I love working.
So was it just a case of saying â€˜yes, yes. Yes’ to everything that came along? Sort of like what De Niro did in the early 90s? – Though he lost out with that “We’re no Angels”, didn’t he? [Laughs]
You didn’t like We’re no Angels?
No, hated it.
I have to tell you, that was a fantastic script. I met on that film. I mean it was Mamet…I loved that script. It was hysterical. I’ve been sent fantastic scripts that have turned out to be bloody awful. And then, I’ve been sent scripts that I’d think â€˜what the hell is this?’ and it would turn out great. There’s so many variables involved when you make a film. You don’t have any idea how they’re going to coalesce and turn out.
When did your association with Cameron Crowe start, was that “Fast Times at Ridgemont High”?
Fast Times, yeah. Yeah, that was the first time we met. 79? 80? It was a lot of fun. We had a good time. I remember that film as being more of a bonding highschool experience than my actual highschool was.
And Crowe promised you a role in every film since, didn’t he?
So you’ve done that?
No. The first one I wasn’t in, was because I was in Europe or something… Haven’t been in a lot of his recent ones.
You were the â€˜keymaster’ in Say Anything though – That’s all that matters!
The Keymaster! [Laughs] I still have people come up to me at parties and hand me their keys.
Do you have a favourite of Crowe’s films?
That’s a tough question. I certainly have a soft spot for Say Anything, because not only was it his first, but also I got to work on it as a P.A. That was a wonderful experience. I have to say though, I’ve really enjoyed his last few -Elizabethtown, Almost Famous -, because I feel like I’m reading his journals. They’re much more difficult films, but I feel they’re much more personal and interesting.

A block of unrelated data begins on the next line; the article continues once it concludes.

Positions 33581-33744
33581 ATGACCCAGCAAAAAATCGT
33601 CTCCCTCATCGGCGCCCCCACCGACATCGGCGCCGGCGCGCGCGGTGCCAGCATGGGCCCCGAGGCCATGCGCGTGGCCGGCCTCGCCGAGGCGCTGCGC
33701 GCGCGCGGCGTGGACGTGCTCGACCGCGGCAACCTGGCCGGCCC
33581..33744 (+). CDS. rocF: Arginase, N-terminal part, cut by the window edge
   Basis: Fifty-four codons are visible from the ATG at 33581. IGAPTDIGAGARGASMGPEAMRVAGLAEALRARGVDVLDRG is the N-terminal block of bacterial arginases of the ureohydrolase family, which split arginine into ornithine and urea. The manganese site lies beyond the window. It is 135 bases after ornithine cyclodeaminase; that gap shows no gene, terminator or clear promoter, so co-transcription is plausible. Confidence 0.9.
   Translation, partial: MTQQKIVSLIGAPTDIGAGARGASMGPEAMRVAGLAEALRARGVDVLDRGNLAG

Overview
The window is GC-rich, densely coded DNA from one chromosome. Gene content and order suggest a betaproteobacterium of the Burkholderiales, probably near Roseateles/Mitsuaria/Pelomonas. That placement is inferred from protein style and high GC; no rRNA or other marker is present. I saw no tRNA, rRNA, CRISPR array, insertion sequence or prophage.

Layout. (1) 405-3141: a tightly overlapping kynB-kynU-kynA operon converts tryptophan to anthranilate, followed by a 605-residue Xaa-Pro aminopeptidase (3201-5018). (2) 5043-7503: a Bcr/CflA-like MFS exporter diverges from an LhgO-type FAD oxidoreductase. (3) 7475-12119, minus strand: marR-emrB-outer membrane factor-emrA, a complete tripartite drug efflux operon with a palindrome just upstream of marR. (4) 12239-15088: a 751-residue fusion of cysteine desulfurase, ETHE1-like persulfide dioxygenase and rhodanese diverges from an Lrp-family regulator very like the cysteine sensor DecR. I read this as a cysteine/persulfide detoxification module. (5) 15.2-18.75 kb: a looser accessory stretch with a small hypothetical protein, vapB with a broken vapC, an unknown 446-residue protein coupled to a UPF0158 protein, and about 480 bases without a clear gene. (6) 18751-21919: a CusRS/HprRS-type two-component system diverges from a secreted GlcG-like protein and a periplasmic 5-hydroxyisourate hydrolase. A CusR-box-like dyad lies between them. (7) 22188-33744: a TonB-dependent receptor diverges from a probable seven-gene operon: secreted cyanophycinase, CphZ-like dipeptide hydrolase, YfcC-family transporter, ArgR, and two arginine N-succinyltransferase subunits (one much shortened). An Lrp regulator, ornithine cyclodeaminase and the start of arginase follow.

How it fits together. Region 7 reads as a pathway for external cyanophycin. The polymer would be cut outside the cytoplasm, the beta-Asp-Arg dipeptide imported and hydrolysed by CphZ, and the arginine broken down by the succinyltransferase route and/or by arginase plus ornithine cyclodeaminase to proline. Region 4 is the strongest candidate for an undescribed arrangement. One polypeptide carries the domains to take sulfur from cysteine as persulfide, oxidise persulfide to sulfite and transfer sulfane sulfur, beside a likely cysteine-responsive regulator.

Talking of personal and interesting, how was it playing Rocky Dennis in “Mask”? Challenging, I imagine?
I’ll say. I should’ve prefaced this entire interview by saying I’m notorious and actually very well liked for the fact that I have an awful memory. I just don’t remember things, and people adore that about me. I’m able to jettison negative experiences and most of my film past actually [Laughs]. I can remember certain scripts, but if you ask me about something from twenty years ago…
You’ve done so many films, though. I don’t see how you could remember everything!
Yeah, and I think I like to enjoy where I am right now. I’m not one of those guys that pulls out the yearbook and the old journals and says â€˜Those were the days’. Maybe when I’m an old man that would be an enjoyable thing. I almost never even think about it.
So what’s your favourite film – which you’ve done?
Usually the last one I do – like the one I’m cutting now. Because I dream about it, and sort of breathe it…it’s like falling in love, that feeling of emersion and challenge.
One of my favourites is “Some kind of Wonderful”. How did that come about?
We just did the 20th anniversary DVD, so I have actually thought about that one recently. How did it come about? I think I was just sent the script.
I heard the character was written for you?
Really? I didn’t know that. I think I was just sent the script and met with the director, at that time – who was Martha Coolidge. It was an entirely different script [from the film you know] – it was almost a silent film, because Martha had this interesting idea of trying to make it as much of a non-verbal, non-jokey teen film as possible. Clearly, the powers that be didn’t go for that.
When did John Hughes come onboard?